Newspaper article The Evening Standard (London, England)

GRIM SEARCH FOR THE DEAD; Eight Bodies Could Still Be Trapped in Crash Train Wreck

Newspaper article The Evening Standard (London, England)

GRIM SEARCH FOR THE DEAD; Eight Bodies Could Still Be Trapped in Crash Train Wreck

Article excerpt


THE wreck of the Newcastle to King's Cross express was expected to give up more bodies today as specialist teams of firefighters moved in to cut it apart.

The teams are using metal cutting equipment to saw through the tangled wreckage of the coaches where at least eight bodies remain trapped. Heavy lifting gear is being brought in to move large sections.

With police and safety inspectors, they worked through the night to split carriages into sections and at first light began dismantling them piece by piece.

"This is the only way we can recover the bodies," Superintendent Tony Thompson of British Transport Police said. He added that it could take two weeks to clear the wreckage completely.

North Yorkshire Police spokesman Ron Johnson said he could not guarantee that further bodies would not be found beyond the 13 known dead.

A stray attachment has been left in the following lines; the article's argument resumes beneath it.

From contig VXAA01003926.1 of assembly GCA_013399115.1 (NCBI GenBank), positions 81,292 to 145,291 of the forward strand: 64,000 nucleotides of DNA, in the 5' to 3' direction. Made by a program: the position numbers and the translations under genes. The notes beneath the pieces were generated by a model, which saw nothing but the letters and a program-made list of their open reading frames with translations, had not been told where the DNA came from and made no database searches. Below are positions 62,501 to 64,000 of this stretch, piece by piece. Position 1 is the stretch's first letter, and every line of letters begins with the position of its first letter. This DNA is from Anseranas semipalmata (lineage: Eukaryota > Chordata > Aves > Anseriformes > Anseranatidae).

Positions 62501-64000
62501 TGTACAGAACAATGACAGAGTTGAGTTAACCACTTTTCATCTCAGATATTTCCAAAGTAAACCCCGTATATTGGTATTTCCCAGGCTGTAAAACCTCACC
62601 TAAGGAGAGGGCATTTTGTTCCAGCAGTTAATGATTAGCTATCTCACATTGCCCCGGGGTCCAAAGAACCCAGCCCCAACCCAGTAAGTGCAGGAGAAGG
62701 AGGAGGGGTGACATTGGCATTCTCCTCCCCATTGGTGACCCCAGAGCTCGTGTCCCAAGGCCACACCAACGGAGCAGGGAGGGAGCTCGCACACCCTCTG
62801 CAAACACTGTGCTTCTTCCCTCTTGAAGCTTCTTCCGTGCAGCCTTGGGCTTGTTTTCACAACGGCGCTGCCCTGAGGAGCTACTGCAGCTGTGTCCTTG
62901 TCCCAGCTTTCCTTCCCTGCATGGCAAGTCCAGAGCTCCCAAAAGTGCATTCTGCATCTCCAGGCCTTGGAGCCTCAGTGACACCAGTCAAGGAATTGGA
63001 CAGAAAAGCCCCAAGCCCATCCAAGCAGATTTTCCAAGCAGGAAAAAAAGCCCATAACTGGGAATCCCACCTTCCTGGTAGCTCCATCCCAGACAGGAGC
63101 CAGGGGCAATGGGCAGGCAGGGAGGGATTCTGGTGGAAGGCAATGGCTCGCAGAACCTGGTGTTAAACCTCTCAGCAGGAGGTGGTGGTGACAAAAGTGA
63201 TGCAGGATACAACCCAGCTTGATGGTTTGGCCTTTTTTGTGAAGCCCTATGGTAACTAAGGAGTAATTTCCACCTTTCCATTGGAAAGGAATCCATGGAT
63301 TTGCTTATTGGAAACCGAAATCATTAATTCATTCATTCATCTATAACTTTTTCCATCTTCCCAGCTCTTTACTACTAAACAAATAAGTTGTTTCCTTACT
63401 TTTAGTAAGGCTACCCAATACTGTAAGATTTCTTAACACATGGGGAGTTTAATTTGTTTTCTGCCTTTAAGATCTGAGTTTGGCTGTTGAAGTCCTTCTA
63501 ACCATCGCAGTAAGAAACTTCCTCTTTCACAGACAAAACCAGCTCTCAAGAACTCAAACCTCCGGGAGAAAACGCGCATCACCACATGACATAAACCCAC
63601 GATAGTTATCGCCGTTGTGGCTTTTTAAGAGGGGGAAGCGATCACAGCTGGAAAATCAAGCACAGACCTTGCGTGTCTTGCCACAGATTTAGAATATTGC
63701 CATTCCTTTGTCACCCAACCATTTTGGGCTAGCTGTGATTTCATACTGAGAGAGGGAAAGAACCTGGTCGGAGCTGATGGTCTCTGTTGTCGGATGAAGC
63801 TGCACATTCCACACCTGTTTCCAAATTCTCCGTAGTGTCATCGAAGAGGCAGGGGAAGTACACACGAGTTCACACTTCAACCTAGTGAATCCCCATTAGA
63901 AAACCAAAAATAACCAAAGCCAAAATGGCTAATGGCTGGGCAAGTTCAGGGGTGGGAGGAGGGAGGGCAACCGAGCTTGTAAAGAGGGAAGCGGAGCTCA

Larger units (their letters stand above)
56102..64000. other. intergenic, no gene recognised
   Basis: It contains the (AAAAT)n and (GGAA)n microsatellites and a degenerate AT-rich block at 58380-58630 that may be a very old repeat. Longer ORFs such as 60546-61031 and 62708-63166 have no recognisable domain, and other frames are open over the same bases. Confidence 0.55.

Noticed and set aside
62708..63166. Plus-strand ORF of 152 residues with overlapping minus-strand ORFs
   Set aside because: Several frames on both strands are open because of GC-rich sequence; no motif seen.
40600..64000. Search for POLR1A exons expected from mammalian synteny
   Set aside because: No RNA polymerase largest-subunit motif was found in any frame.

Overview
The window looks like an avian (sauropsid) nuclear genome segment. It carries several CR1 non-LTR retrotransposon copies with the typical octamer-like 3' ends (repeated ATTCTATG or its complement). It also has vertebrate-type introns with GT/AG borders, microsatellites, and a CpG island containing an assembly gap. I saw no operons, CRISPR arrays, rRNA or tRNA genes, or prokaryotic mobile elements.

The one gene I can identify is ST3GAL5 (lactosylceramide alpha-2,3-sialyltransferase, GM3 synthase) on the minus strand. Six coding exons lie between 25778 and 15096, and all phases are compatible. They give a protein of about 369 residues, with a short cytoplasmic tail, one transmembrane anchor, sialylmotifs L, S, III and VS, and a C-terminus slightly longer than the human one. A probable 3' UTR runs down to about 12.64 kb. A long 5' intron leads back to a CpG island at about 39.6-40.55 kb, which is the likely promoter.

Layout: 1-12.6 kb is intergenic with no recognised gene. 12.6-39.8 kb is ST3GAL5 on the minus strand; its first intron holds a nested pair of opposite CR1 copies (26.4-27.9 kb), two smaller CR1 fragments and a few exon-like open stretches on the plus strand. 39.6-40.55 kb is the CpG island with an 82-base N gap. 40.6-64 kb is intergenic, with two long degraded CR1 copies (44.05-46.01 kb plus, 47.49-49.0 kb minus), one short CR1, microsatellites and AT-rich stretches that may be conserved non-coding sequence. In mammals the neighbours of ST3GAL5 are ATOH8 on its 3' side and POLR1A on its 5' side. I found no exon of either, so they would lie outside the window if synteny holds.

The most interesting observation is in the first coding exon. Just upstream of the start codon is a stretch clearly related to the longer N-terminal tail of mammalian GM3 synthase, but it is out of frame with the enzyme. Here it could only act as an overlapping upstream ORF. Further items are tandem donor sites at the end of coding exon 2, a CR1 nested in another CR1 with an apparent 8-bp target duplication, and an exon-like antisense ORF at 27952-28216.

"At the moment we have no indication to suggest there are further fatalities but it's not possible to confirm that until we get this job done," he said.

The bodies have been located but are entangled in crushed and twisted parts of the coaches, two of which became fused together by the impact. Rail officials estimate that the combined speed of the express and the goods train it struck head on was close to 180mph.

The express had been travelling at 125mph and although it was thought the driver braked, there was no time to significantly lower the speed.

Deputy Prime Minister John Prescott told the Commons last night that the crash happened through a chain of circumstances that defied belief.

Christopher Garnett, chief executive of the express operator GNER, said it was a "billion to one chance", but news he said he was also concerned that the accident had shown up a major flaw in the measures taken to protect railways from road traffic.

Roads cross rail lines at 589 sites across the country and the rules for erecting safety barriers make no distinction between high speed lines and rural tracks.

Mr Garnett said the Land Rover missed the safety barrier over the railway bridge by just a few metres and his officials were privately questioning whether the barriers extended far enough along the motorway to provide adequate protection. …

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